By: Faye Bouchard PAg, MSc, Crop Protection Laboratory Manager
Aphanomyces euteiches root rot was suspected in at least one lentil sample so far, based on visual symptoms (caramel coloured roots and presence of oospores in roots). With a good sample (fresh, just starting to show symptoms), these symptoms would present a good indication of Aphanomyces in peas or lentils. However, Pythium also produces oospores in roots, and a PCR test (available from a private lab) would determine more definitively whether this particular pathogen is present in a sample.
Check out these links for more information on root rot or lentil disease.
Wheat Streak Mosaic Virus (WSMV) was detected in a durum sample last week. After observing streaking (yellow and purple, a stress response in durum), stunting, curling leaves, and presence of wheat curl mites, an ELISA test confirmed what was suspected from the symptoms.
According to the North Dakota State University Crop and Pest Report last week, wheat curl mite was also reported in North Dakota recently, with confirmation of WSMV in almost all of the winter wheat samples submitted to their diagnostic lab. Montana is also concerned about the impact of WSMV.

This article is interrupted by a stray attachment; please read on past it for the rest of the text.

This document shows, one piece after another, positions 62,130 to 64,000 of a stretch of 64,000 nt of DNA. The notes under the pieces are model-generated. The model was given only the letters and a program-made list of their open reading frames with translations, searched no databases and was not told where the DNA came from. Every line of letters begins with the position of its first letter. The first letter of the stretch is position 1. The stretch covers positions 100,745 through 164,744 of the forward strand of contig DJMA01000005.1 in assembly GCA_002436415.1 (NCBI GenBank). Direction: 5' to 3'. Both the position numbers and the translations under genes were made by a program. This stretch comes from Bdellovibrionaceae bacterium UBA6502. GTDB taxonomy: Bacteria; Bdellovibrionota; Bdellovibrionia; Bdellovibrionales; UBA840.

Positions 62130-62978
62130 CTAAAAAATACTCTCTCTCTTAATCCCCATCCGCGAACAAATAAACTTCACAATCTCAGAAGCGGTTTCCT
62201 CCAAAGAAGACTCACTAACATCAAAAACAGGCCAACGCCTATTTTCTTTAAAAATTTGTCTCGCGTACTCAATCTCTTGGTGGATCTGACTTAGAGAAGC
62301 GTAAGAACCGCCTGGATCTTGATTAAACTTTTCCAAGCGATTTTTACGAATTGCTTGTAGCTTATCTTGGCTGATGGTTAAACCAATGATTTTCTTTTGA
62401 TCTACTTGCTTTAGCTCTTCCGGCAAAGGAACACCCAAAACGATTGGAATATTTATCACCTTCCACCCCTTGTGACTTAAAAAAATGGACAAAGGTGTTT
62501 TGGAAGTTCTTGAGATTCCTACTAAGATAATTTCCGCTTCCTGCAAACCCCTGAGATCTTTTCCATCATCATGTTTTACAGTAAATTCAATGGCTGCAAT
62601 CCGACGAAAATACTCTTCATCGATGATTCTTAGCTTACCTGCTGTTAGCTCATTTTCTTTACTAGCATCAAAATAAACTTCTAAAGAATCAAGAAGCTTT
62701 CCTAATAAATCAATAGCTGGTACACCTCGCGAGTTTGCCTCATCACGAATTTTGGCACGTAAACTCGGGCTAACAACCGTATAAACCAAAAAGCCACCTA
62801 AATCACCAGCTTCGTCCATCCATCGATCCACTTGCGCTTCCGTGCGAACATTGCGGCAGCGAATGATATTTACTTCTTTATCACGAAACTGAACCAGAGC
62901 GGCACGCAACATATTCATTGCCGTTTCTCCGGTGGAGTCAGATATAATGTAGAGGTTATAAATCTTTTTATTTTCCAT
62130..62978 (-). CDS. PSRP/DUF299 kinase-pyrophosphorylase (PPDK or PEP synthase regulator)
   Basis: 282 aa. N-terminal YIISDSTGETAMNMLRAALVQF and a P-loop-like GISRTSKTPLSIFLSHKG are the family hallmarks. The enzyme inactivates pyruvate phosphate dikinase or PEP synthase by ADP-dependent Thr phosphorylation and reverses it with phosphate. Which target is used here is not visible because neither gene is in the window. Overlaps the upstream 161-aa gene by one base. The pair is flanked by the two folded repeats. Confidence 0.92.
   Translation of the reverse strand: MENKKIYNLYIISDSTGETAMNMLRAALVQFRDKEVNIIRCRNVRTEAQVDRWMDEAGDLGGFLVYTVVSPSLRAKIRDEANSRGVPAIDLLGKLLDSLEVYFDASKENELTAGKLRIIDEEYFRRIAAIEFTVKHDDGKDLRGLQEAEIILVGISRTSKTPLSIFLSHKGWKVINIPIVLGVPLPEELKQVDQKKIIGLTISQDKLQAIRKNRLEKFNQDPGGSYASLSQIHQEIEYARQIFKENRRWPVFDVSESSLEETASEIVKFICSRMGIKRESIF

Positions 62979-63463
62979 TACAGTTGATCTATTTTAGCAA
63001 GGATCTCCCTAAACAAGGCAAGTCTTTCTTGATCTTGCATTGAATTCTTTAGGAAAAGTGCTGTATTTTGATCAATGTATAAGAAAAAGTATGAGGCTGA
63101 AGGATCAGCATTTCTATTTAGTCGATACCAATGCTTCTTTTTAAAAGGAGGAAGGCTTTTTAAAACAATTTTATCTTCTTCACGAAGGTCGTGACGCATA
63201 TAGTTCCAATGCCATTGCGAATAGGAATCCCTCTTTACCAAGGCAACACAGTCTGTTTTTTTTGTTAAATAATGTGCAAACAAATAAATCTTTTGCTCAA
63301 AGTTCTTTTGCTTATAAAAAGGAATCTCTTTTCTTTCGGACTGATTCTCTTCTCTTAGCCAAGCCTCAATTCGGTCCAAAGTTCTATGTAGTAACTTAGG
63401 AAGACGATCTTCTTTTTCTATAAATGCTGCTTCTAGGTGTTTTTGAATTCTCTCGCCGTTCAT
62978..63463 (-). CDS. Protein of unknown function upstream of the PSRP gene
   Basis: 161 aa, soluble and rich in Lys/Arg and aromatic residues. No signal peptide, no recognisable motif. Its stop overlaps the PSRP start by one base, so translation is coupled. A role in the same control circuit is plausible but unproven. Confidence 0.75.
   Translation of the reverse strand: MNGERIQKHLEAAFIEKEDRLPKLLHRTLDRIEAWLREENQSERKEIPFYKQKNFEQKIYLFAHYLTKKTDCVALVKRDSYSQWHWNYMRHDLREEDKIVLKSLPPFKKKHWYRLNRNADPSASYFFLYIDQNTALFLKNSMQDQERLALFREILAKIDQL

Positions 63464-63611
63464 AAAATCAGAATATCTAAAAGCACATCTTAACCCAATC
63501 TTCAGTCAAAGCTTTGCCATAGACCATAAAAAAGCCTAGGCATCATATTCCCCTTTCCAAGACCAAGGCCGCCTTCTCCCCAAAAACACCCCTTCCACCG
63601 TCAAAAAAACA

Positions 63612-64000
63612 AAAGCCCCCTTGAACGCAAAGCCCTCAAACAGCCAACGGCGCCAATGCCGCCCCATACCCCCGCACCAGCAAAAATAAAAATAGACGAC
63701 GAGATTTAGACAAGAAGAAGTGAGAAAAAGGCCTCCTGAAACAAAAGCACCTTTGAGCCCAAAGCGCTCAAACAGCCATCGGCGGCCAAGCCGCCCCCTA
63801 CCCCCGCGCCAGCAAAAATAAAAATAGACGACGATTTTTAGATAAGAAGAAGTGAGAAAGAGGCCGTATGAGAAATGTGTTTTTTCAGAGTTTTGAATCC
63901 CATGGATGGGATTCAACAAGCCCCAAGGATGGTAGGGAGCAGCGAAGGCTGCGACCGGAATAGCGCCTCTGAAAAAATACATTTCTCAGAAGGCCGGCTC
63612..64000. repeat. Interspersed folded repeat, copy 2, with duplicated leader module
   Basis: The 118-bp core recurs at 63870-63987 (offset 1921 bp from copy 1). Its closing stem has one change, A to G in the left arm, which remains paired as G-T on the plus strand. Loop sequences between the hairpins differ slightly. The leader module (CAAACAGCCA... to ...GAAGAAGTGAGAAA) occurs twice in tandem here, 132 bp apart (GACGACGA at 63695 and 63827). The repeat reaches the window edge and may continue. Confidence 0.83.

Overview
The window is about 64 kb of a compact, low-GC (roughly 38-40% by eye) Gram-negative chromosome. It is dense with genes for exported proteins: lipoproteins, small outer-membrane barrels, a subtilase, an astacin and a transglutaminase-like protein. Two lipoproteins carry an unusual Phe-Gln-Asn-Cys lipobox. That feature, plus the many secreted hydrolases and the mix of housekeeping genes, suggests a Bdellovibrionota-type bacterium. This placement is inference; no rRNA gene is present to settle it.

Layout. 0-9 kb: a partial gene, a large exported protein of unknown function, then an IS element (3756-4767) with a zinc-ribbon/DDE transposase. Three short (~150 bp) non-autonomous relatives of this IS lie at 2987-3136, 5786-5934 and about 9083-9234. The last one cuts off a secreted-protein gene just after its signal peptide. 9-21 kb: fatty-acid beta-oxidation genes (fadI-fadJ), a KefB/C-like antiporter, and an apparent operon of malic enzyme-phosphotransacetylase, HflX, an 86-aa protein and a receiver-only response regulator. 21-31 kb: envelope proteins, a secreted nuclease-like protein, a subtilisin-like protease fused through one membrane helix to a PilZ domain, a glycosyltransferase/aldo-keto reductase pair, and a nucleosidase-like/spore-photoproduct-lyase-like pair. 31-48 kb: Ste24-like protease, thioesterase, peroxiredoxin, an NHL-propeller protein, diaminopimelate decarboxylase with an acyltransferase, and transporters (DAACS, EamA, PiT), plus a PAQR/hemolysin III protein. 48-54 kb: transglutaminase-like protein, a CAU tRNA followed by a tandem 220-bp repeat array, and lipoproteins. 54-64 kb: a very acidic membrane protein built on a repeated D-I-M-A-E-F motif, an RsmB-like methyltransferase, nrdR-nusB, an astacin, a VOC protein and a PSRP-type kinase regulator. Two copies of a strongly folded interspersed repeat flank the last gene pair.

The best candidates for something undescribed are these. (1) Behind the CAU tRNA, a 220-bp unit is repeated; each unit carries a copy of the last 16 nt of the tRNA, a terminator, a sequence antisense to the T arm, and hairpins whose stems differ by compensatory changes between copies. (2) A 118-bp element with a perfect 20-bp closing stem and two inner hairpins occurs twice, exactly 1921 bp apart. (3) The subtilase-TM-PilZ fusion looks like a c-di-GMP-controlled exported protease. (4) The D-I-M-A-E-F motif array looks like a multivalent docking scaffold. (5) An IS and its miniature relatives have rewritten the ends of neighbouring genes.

Other causes of yellowing or stress in cereals submitted to the lab so far have included frost damage, stress from warm days and cool nights, and symptoms consistent with florasulam combined with stress.
The lab saw a sample of orange hawkweed (Hieracium aurantiacum L.), which wasn’t thought to be present in Saskatchewan and wasn’t noted in the 2014-15 Saskatchewan Weed Survey. However, it is known in other provinces and is a prohibited noxious weed in Alberta.